Nick Chubb, RB, Cleveland Browns

Overall dynasty rank, pre-NFL draft: No. 50

Overall dynasty rank, post-NFL draft: No. 38

Highest rank: No. 33

Lowest rank: No. 45

Key veterans in same value tier: Adam Thielen, Aaron Rodgers


Chubb landed in a bit of a confusing situation in Cleveland. The running back depth chart was already solid with Carlos Hyde and Duke Johnson in the fold, but the early second-round investment by the team speaks to early and heavy utilization for Chubb. If he can surpass Hyde on the depth chart early and show some prowess in the receiving game, Chubb does have massive upside under offensive coordinator Todd Haley.


Sony Michel, RB, New England Patriots

Overall dynasty rank, pre-NFL draft: No. 57

Overall dynasty rank, post-NFL draft: No. 38

Highest rank: No. 45

Lowest rank: No. 71

Key veterans in same value tier: Sammy Watkins, Derrick Henry


Like Chubb, Michel landed in a situation where a committee could throw a wrench into any hopes of a potential year one breakout. However, the Patriots have rarely invested early draft capital in running backs under Bill Belichick, so perhaps there is a change in the offensive system coming in 2018.


D.J. Moore, WR, Carolina Panthers

Overall dynasty rank, pre-NFL draft: No. 57

Overall dynasty rank, post-NFL draft: No. 64

Highest rank: No. 51

Lowest rank: No. 84

Key veterans in same value tier: Tevin Coleman, Devin Funchess


Carolina has not been a consistent haven for top fantasy producers at the wide receiver position during Cam Newton’s career. The Panthers seem intent on transitioning to a more modern passing game after adding Curtis Samuel and Christian McCaffrey in 2017 and Moore in 2018. One potential problem for Moore is that with a handful of pass-catchers who are best utilized in a low air-yards-per-attempt capacity already there, how much target volume can he realistically command? Moore’s talent is undeniable, but as evidenced by the wide range of rankings from the PFF team, there is some uncertainty regarding whether he should be viewed as a dynasty WR3 so soon.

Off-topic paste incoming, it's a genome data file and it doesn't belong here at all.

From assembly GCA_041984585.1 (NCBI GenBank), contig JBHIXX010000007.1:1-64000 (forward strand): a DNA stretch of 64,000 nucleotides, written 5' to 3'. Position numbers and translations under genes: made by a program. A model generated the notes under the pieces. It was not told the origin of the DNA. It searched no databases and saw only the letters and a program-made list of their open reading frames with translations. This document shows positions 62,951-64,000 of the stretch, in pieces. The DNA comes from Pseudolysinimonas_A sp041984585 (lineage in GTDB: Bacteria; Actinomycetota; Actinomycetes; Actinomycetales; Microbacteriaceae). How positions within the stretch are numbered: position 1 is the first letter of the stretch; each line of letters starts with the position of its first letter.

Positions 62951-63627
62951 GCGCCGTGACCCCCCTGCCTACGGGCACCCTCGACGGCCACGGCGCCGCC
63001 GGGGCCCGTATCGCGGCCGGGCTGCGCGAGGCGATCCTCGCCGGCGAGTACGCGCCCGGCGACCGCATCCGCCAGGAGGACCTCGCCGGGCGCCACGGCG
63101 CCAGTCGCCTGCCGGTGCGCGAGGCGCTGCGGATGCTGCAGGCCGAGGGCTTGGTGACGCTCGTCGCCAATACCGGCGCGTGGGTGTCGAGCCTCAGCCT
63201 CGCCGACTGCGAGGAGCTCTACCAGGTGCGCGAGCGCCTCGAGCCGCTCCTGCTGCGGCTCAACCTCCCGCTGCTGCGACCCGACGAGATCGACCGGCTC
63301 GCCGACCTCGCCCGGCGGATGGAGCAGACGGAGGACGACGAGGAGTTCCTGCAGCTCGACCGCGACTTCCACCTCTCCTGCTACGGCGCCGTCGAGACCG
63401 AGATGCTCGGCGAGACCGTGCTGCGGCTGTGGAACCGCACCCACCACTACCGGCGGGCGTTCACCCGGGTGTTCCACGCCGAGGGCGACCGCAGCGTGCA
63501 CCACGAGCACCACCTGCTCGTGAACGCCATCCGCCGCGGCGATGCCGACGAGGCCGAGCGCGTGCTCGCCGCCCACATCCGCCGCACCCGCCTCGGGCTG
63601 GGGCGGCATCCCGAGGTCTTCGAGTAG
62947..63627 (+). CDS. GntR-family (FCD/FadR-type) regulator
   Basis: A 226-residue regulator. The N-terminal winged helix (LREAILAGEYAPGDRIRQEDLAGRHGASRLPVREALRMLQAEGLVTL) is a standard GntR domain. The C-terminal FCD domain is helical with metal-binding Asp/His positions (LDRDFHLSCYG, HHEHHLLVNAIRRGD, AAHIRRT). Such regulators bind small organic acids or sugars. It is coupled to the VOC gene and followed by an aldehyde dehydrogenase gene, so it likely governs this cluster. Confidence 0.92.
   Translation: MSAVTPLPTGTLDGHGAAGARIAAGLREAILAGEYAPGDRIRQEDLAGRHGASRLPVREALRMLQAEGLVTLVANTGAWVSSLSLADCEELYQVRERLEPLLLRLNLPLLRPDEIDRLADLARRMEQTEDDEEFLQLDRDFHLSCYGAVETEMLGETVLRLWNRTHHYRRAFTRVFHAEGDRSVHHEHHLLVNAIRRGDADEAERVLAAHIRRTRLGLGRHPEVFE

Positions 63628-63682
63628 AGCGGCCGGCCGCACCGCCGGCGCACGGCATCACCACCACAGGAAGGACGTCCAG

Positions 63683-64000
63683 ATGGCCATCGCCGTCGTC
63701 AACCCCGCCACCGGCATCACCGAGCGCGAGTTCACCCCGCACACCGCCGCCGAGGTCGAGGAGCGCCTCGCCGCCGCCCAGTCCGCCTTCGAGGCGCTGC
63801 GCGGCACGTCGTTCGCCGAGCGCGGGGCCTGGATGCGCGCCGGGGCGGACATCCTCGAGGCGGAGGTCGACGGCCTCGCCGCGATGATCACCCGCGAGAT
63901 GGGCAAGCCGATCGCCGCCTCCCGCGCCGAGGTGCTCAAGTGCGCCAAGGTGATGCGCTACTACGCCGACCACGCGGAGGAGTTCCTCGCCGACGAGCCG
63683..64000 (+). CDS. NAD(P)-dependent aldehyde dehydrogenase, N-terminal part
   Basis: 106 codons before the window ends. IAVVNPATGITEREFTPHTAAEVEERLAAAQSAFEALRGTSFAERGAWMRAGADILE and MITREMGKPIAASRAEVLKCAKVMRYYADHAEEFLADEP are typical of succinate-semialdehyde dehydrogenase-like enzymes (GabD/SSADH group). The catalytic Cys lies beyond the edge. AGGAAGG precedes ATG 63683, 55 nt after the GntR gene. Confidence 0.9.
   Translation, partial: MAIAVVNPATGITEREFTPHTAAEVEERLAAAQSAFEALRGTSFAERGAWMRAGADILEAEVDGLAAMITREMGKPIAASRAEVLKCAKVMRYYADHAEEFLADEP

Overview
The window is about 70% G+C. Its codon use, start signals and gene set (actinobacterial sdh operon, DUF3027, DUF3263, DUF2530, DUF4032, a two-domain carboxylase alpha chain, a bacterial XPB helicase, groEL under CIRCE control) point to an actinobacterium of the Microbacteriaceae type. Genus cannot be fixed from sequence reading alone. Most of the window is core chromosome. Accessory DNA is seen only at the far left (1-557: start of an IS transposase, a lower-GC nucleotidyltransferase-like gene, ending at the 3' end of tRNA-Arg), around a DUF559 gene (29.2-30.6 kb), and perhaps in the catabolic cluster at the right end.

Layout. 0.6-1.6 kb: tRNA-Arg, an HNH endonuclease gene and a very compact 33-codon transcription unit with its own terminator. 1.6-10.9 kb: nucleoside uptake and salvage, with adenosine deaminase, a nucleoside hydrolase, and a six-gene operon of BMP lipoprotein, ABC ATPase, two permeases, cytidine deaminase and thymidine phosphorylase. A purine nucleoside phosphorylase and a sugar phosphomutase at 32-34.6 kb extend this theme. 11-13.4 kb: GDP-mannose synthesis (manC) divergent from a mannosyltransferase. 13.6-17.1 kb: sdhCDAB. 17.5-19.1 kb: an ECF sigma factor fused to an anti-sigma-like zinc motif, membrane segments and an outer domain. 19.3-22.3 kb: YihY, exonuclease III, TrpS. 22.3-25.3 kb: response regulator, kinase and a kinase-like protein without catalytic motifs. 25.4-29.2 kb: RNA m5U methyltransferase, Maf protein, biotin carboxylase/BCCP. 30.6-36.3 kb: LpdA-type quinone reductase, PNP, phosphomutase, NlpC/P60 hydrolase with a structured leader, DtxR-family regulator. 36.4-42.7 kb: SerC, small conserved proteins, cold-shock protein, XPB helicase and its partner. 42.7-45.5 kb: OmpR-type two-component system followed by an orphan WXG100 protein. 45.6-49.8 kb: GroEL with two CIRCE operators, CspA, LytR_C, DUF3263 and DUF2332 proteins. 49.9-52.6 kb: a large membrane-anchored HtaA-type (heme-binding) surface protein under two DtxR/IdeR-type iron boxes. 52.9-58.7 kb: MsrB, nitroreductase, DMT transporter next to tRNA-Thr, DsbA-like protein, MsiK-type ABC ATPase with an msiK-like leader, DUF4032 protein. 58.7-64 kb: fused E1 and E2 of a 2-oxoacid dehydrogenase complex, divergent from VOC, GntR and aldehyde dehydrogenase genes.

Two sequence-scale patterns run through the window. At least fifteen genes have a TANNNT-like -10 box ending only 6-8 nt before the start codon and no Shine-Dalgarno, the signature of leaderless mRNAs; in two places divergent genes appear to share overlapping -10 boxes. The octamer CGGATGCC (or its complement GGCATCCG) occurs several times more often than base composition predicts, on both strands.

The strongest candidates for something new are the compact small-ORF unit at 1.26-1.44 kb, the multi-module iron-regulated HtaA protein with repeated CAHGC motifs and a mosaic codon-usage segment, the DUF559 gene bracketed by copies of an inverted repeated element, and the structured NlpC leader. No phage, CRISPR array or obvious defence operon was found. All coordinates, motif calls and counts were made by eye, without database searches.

Royce Freeman, RB, Denver Broncos

Overall dynasty rank, pre-NFL draft: No. 87

Overall dynasty rank, post-NFL draft: No. 73

Highest rank: No. 46

Lowest rank: No. 97

Key veterans in same value tier: LeSean McCoy, Jamison Crowder


What you think of Freeman in Denver is likely based on your evaluation of Devontae Booker’s abilities. Freeman was drafted in the third round, which is decent pedigree-wise, but not high enough to be a surefire starter from the jump. Booker has shown some ability in the receiving game, posting 30-plus receptions in back-to-back seasons but has also averaged just 3.5 and 3.8 yards per carry over the same span. C.J. Anderson got 280 touches last year and finished as PPR RB18. If Freeman can win Anderson’s job, he will prove to be one of the biggest discounts in dynasty this offseason.


Ronald Jones, RB, Tampa Bay Buccaneers

Overall dynasty rank, pre-NFL draft: No. 81

Overall dynasty rank, post-NFL draft: No. 74

Highest rank: No. 71

Lowest rank: No. 77

Key veterans in same value tier: Emmanuel Sanders, Alex Collins


Of rookies outside the top-50, Jones has the tightest distribution of ranks from our team, ranging from 71 to 77 overall. He rose up the board slightly after being selected by Tampa Bay, a team with no established lead running back.


Christian Kirk, WR, Arizona Cardinals

Overall dynasty rank, pre-NFL draft: No. 115

Overall dynasty rank, post-NFL draft: No. 75

Highest rank: No. 52

Lowest rank: No. 89

Key veterans in same value tier: Will Fuller, Dez Bryant


Kirk didn’t make the cut in our pre-NFL draft top-100, but his early draft pedigree and NFL situation propelled him up the board 40 spots, making him our biggest post-NFL draft riser. Cardinals brass has already stated that Kirk will begin his career as a perimeter receiver, allowing Larry Fitzgerald to continue to work the slot. This is a bonus for Kirk in the near term (and his dynasty owners), as he won’t have to sit behind the future Hall of Famer and can start scoring fantasy points right away in an offense looking to reassign 124 vacated targets from outbound free agents Jaron Brown and John Brown.


Courtland Sutton, WR, Denver Broncos

Overall dynasty rank, pre-NFL draft: No. 73

Overall dynasty rank, post-NFL draft: No. 81

Highest rank: No. 66

Lowest rank: No. 105

Key veterans in same value tier: Duke Johnson, Sterling Shepard